By Ayo Onikoyi & Juliet Ebirim
Just as you could judge a book by its cover, so you could put a tag on many Nigerian artistes of today by the kind of music they do, but not the enigmatic Rex Suru. By listening to him, you get a feel of reggae, then highlife with a breezy Afrobeat temperament but Rex is much more than that.
He would tell you he does Afro-roots reggae but when you listen to him confusion sets him because of the spectrum of the beat and sound. He started his music career in the United States but now back home in Nigeria to re-invent himself. Weekend Groove recently met up with the debonair musician who spoke about his career, his music and how the voice of God spoke to him about his kind of music:
CAN we know a bit about you?
My name is Rex Suru. I’m a
native Nigerian. I started music in the United States soon after I got there in my junior years in college. I’ve had the inspiration since then and I was determined to follow through. I started producing music in the early 90s and my first production was called ‘Will like to live and not to die’.
Most people loved the music and that gave me more inspiration and belief that this is the path I must follow. Since then, I have produced three albums and I’ve been promoting them locally in the United States, but I decided to bring it back home. I realised that most African musicians in the United States that had a breakthrough started from home.
As an African doing music in the United States, it is difficult to break into the American music scene because they have a different style. As someone with an African background, the music will sound more appealing back home.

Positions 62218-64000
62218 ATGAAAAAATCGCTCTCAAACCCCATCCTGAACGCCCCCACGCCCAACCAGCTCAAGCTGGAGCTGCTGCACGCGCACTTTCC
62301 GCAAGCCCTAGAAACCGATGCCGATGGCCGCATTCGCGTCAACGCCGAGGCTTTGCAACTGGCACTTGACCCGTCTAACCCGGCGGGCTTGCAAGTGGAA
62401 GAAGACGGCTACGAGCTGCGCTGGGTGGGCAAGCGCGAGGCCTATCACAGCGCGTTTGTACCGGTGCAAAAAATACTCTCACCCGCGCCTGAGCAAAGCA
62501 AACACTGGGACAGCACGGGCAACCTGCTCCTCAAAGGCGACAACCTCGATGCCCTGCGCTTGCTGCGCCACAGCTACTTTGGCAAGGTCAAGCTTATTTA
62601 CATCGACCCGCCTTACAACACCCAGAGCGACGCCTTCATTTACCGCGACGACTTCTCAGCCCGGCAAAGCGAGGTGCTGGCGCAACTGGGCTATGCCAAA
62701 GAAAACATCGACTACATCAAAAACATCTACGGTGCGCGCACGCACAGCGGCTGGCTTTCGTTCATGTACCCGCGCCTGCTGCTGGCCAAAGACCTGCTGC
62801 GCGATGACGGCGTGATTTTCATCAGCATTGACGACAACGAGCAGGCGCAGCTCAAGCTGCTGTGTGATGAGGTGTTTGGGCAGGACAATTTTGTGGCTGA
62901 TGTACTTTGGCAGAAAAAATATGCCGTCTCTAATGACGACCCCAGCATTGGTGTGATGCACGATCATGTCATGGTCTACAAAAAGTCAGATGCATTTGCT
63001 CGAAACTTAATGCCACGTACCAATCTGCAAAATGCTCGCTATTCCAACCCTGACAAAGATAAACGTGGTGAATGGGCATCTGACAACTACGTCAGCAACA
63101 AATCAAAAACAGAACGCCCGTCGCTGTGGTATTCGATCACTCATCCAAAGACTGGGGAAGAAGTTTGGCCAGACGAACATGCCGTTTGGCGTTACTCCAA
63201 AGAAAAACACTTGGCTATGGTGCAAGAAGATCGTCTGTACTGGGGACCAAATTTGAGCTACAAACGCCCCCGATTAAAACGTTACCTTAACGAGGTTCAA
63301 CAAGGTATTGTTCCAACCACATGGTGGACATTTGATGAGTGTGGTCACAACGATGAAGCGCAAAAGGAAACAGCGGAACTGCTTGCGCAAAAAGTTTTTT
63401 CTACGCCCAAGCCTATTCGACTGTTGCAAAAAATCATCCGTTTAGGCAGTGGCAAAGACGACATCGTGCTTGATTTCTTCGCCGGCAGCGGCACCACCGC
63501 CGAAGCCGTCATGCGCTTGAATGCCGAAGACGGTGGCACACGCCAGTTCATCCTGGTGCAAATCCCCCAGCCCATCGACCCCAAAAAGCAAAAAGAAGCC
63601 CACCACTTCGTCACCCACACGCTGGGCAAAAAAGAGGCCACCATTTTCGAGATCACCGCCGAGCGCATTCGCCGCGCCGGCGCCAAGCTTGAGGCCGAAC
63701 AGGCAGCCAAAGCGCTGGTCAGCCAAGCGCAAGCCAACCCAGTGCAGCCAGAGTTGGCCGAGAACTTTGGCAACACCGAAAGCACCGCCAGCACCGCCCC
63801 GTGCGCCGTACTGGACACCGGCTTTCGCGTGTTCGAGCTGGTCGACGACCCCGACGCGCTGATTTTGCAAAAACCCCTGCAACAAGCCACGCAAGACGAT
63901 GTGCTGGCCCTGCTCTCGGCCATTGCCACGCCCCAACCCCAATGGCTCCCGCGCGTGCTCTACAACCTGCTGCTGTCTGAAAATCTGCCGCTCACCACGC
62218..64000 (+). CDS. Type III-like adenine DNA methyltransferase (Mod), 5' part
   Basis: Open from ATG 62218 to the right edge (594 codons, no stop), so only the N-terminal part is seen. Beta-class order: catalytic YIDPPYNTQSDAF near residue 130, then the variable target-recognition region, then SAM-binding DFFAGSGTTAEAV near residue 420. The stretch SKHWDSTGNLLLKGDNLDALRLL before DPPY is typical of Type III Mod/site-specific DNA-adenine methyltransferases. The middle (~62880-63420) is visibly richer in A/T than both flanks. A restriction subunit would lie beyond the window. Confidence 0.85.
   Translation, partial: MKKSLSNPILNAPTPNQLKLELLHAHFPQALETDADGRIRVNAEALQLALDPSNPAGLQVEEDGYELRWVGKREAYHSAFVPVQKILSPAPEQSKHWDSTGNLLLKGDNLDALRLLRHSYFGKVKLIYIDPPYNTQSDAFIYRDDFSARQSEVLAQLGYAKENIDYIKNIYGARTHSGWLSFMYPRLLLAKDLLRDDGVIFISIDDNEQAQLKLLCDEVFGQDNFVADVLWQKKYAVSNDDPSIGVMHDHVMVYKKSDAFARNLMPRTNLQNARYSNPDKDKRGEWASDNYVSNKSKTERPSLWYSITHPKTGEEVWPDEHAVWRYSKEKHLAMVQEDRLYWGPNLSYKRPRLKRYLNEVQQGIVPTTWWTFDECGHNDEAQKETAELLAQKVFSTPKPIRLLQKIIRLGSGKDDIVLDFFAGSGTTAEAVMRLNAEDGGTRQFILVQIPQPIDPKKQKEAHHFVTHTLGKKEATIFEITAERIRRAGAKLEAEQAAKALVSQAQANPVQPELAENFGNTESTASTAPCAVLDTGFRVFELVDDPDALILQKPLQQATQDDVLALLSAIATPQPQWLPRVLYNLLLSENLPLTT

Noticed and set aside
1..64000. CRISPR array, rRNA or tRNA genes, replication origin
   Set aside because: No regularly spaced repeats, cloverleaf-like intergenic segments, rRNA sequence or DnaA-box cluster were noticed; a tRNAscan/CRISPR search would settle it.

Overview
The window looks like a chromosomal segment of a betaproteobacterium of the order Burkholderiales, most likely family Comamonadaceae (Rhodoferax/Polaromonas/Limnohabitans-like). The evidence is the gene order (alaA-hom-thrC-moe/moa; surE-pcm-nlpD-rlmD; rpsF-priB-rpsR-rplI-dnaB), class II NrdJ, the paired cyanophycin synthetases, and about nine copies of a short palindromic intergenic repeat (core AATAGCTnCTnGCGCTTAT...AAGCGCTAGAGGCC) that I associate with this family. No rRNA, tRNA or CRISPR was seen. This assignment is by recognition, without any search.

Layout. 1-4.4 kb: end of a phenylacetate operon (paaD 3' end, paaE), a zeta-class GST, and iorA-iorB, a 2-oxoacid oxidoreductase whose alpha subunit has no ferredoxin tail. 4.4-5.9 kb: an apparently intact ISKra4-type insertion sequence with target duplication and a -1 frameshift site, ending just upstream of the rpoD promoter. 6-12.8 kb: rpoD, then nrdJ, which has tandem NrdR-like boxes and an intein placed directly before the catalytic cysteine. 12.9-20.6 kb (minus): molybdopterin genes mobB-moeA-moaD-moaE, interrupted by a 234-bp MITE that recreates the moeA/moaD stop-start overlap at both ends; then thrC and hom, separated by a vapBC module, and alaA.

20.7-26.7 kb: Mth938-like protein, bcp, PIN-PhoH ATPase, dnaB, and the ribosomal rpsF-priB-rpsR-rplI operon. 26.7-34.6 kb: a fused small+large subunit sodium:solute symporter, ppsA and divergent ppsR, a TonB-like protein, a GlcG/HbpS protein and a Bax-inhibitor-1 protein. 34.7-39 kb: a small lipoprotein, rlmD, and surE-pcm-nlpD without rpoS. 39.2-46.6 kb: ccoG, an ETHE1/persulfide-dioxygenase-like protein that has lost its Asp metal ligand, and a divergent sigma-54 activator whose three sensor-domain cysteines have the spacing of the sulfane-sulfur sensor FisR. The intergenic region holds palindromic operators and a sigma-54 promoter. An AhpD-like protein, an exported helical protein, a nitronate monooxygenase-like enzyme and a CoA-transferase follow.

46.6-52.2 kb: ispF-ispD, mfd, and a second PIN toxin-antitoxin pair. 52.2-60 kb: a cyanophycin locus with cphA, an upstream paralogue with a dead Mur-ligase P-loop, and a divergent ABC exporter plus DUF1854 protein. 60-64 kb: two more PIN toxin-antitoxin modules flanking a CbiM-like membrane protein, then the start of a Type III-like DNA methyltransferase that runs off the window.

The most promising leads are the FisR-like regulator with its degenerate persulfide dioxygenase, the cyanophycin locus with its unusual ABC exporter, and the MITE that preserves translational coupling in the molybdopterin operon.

I realised a lot of great acts are from Nigeria, so I decided to come back home and introduce myself to my people.
When did you start doing music professionally?
Professionally, I started in the late 90s and I promoted myself on the streets of San Francisco, Beckley and Oakland. I later took a break and this is my second coming.
What was it like getting your music to be accepted by the United States audience?
The United States is a very good place. I started as an originator of Afro-roots music because I was determined to do only original music. After promoting myself all by myself, I realised that hardwork pays because there was usually a huge turn out of people at my gigs. And it motivated me more. I broke even and I was satisfied with the turn out because they comprised of people from all ages and races. In 1997, I had a street performance. The then Mayor of San Francisco, Frank Jordan walked up to the stage and said, ‘Rex, we need more of you in this city’. At the early stage, my music was well accepted, but I still didn’t get where I wanted to be.